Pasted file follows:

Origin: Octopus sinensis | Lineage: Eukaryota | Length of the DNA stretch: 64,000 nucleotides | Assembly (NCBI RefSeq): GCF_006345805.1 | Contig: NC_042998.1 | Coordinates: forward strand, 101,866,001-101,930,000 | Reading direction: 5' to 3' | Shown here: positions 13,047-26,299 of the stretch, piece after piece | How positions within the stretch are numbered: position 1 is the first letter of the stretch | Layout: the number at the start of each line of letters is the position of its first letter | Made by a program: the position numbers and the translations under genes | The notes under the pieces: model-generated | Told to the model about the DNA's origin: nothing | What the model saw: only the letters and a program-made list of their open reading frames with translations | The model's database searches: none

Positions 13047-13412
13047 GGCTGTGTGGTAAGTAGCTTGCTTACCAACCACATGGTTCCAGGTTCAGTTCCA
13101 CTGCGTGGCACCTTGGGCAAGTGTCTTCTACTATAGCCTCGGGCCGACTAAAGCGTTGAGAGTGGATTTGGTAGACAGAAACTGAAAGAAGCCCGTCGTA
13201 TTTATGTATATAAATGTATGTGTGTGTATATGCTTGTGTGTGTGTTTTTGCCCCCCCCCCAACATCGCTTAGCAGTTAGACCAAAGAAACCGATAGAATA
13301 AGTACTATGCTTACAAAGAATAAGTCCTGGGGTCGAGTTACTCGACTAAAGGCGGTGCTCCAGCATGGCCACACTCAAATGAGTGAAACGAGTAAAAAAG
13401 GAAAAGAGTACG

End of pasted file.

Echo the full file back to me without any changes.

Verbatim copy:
Origin: Octopus sinensis | Lineage: Eukaryota | Length of the DNA stretch: 64,000 nucleotides | Assembly (NCBI RefSeq): GCF_006345805.1 | Contig: NC_042998.1 | Coordinates: forward strand, 101,866,001-101,930,000 | Reading direction: 5' to 3' | Shown here: positions 13,047-26,299 of the stretch, piece after piece | How positions within the stretch are numbered: position 1 is the first letter of the stretch | Layout: the number at the start of each line of letters is the position of its first letter | Made by a program: the position numbers and the translations under genes | The notes under the pieces: model-generated | Told to the model about the DNA's origin: nothing | What the model saw: only the letters and a program-made list of their open reading frames with translations | The model's database searches: none

Positions 13047-13412
13047 GGCTGTGTGGTAAGTAGCTTGCTTACCAACCACATGGTTCCAGGTTCAGTTCCA
13101 CTGCGTGGCACCTTGGGCAAGTGTCTTCTACTATAGCCTCGGGCCGACTAAAGCGTTGAGAGTGGATTTGGTAGACAGAAACTGAAAGAAGCCCGTCGTA
13201 TTTATGTATATAAATGTATGTGTGTGTATATGCTTGTGTGTGTGTTTTTGCCCCCCCCCCAACATCGCTTAGCAGTTAGACCAAAGAAACCGATAGAATA
13301 AGTACTATGCTTACAAAGAATAAGTCCTGGGGTCGAGTTACTCGACTAAAGGCGGTGCTCCAGCATGGCCACACTCAAATGAGTGAAACGAGTAAAAAAG
13401 GAAAAGAGTACG